“At thy right hand there are pleasures for evermore” (Ps. 16: 11)
The Basket Case Chronicles #92
“Who goeth a warfare any time at his own charges? who planteth a vineyard, and eateth not of the fruit thereof? or who feedeth a flock, and eateth not of the milk of the flock?” (1 Cor. 9:7).
Paul begins his case with a common sense observation. He is arguing for a practice that is fully supported by Scripture, as we will see in the following verses, but he begins with an appeal to the very nature of things. He uses three examples—one military and two agricultural.
The military example is an example of hiring and employment. If a soldier is recruited by someone, the expectation is that the “someone” will take care of the expenses. You shouldn’t have to bring your own gun. So much is obvious.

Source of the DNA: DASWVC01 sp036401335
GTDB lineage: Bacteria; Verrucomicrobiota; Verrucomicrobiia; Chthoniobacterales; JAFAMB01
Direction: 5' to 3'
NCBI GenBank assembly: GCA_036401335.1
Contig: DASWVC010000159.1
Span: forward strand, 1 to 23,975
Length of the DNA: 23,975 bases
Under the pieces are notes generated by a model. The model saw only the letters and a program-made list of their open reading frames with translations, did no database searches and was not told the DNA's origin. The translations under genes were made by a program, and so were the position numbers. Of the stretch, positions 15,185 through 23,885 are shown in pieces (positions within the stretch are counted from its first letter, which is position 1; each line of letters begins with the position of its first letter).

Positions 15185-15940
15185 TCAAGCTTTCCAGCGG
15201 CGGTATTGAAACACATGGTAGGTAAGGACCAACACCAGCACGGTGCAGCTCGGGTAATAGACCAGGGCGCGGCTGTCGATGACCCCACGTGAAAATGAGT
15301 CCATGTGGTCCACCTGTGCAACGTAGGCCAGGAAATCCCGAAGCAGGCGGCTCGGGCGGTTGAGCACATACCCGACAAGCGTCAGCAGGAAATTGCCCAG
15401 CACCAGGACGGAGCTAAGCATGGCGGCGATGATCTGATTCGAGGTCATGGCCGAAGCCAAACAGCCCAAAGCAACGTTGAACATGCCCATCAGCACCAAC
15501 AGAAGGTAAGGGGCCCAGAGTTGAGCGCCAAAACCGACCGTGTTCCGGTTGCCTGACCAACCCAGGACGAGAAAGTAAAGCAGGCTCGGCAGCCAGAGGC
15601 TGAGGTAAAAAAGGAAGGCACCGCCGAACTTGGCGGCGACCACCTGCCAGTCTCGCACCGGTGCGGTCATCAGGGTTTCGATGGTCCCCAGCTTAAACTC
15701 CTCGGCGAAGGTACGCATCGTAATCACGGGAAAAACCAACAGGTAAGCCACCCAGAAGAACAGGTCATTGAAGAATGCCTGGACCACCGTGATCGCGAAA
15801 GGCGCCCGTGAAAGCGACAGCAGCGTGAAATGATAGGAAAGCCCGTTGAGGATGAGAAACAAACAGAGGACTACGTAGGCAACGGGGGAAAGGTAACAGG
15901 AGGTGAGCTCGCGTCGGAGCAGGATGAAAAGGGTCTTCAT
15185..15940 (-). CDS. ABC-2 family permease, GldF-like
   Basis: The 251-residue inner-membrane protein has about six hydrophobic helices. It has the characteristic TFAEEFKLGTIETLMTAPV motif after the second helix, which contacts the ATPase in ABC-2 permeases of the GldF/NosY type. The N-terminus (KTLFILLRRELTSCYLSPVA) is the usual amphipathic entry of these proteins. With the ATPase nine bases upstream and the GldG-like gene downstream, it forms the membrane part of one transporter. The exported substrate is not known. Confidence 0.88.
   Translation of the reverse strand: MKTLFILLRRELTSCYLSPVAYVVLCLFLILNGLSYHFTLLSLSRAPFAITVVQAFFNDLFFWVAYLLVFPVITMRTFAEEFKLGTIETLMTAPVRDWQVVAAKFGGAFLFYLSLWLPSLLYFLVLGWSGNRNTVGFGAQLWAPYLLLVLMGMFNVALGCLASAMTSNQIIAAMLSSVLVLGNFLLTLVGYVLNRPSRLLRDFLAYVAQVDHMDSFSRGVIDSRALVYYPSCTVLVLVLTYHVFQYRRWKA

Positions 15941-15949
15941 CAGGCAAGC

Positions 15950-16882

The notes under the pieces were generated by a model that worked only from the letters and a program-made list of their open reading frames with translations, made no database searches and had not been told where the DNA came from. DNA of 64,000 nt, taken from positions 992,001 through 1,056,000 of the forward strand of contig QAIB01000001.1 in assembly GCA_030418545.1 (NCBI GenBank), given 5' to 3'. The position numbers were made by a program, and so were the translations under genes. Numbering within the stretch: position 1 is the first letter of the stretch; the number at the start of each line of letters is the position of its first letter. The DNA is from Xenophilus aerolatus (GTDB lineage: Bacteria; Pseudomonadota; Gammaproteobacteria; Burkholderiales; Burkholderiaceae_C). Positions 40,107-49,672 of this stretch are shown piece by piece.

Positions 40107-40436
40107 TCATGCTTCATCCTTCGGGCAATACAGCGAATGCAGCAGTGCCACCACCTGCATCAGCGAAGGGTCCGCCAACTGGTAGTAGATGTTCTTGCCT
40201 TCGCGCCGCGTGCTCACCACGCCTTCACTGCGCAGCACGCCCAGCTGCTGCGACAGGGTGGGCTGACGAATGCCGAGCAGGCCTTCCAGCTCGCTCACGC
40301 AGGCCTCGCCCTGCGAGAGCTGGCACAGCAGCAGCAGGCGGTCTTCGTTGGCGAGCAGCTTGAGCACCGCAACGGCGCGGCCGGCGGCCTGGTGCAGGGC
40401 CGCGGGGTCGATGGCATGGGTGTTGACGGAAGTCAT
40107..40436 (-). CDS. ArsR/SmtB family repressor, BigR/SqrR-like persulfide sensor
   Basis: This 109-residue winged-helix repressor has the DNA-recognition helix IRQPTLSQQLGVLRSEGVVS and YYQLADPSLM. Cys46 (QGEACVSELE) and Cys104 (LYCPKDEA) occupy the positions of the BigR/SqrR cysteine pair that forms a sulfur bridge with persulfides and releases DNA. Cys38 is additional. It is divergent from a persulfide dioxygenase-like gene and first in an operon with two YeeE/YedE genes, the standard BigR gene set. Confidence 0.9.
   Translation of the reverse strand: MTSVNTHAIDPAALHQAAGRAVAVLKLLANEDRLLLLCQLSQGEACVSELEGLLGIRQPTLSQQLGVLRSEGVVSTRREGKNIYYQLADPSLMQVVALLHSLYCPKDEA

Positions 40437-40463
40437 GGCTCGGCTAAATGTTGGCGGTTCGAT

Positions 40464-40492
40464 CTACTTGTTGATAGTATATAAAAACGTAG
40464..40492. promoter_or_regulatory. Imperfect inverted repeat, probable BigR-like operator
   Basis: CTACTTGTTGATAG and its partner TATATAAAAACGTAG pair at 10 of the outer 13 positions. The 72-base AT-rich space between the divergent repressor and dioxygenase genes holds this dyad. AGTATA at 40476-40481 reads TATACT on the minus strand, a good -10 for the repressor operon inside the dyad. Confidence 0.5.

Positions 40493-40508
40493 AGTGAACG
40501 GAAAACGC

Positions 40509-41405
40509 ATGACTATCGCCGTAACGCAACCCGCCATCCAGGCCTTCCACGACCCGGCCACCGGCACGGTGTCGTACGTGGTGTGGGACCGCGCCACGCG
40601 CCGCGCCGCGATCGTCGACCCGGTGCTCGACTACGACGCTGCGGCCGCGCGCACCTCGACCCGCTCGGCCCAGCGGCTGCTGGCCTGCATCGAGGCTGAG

The agricultural examples are slightly different. The man planting a vineyard, and the man tending a flock, are both expected to draw support from their labor directly. A portion of the grapes are his to consume, and a portion of the milk is his to consume.
The application is that a minister should be supported by the field he is working in. Paul will go on to buttress this argument with the teaching of Scripture, but if the Scriptures were silent on the subject, ministers should still be supported better than they frequently are—natural law teaches us this.